Bharat Ek Khoj

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And Gandhi came Part-1
(Episode 49)

Nehru notes that when World War 1 started politics in India was at a low ebb. This was chiefly because of the split in the Congress between two sections, the radicals and the moderates, and also because of wartime restrictions and regulations. And then Gandhi came. He was like a powerful current of fresh air that made Indians stretch themselves and take deep breaths. He seemed to emerge from the millions of India, speaking their language and incessantly drawing attention to their appalling condition.

The sprawling photographs of Gandhi illustrate how he entered the Congress and made it a democratic, mass organization. The peasants rolled in and the Congress assumed the look of a vast agrarian organ with a strong sprinkling of the middle class. Industrial workers too came in as individuals.

The ensuing drama draws from the episodes of Raja Rao's novel, Kanthapura, that is embedded in those traumatic times. Even the traditional Harikatha gatherings are redolent with the consciousness that Mahatma Gandhi has newly instilled. Gandhi is depicted as the new incarnation of Vishnu who has come to rid the British oppression. There is resistance to provide accommodation to the newly-posted village-official, symptomatic of the troubled times. The world spreads on the efficacy of spinning thread daily by the Charkha (spinning Wheel)and the message of the assimilating the Achhoots (the untouchables) is driven in against the prevailing potions of community discrimination. Like many a village in India, Kanthapura is agog with Gandhian Spirit.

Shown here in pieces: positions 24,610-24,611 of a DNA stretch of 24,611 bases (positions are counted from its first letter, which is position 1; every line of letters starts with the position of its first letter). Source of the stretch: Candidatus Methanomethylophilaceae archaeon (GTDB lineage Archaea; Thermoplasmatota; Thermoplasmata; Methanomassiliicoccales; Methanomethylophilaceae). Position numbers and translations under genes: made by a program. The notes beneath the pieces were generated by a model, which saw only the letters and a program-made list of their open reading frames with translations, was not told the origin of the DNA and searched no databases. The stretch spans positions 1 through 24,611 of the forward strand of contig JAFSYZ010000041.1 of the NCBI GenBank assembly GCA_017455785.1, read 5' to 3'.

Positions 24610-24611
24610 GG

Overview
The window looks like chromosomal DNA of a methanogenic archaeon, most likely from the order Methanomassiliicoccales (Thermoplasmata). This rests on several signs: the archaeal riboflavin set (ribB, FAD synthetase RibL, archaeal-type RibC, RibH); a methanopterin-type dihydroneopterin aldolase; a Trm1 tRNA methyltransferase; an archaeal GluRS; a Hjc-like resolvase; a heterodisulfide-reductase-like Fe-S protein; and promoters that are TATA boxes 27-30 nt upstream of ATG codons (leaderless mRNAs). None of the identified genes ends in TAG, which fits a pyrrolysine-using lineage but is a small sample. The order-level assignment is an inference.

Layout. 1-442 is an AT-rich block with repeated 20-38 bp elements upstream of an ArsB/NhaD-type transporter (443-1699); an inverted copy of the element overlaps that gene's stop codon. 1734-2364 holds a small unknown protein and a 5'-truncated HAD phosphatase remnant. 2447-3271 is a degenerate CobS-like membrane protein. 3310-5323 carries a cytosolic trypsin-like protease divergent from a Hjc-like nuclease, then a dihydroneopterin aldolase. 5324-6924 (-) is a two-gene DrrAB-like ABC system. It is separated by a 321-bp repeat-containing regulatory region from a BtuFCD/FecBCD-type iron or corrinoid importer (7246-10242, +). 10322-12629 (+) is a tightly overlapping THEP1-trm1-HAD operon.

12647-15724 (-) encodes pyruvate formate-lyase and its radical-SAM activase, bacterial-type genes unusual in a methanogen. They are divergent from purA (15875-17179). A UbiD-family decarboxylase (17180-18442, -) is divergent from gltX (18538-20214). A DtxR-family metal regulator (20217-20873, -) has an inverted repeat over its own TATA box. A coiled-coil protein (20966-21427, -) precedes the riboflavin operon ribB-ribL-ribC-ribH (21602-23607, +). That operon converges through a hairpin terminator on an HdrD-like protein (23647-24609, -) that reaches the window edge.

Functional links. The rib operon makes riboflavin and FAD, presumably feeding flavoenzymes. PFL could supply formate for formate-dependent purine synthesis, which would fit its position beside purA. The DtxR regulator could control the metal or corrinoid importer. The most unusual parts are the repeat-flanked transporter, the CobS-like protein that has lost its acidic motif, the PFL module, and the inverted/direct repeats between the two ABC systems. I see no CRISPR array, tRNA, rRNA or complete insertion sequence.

The protagonists Kashinath and Murthy, and even the village women Rangamma and Ratna, are involved in lively debates on the socio-political issues, in the face of the police antagonism. Murthy, the staunch Gandhian, undertakes a 3-day fast for self-purification, barring a daily drink of there glasses of water. The villagers, including the Patel, commiserate with him, but Murthy, drawing his inspiration from Gandhi's many fasts, is adamant. We hear Gandhi’s favourite Ramdhun for congregational singing: Raghupati Raghava Raja Ram... Gandhi's ideas of truth, love, divinity and non-violence are animatedly discussed, alongside the need for daily spinning of cotton yarn as an act of self-reliance for weaving hand-spun clothes.

Amidst the spreading ethos of Chorkha distribution, Murthy is arrested, commenting on such far-reaching impact of Gandhi on the village folks, Nehru avers that this astonishingly vital man, full of self-confidence and an unusual kind of power, standing for equality and freedom of each indidual but measuring all this in terms of the poorest, fascinated the masses of India and attracted them like magnet.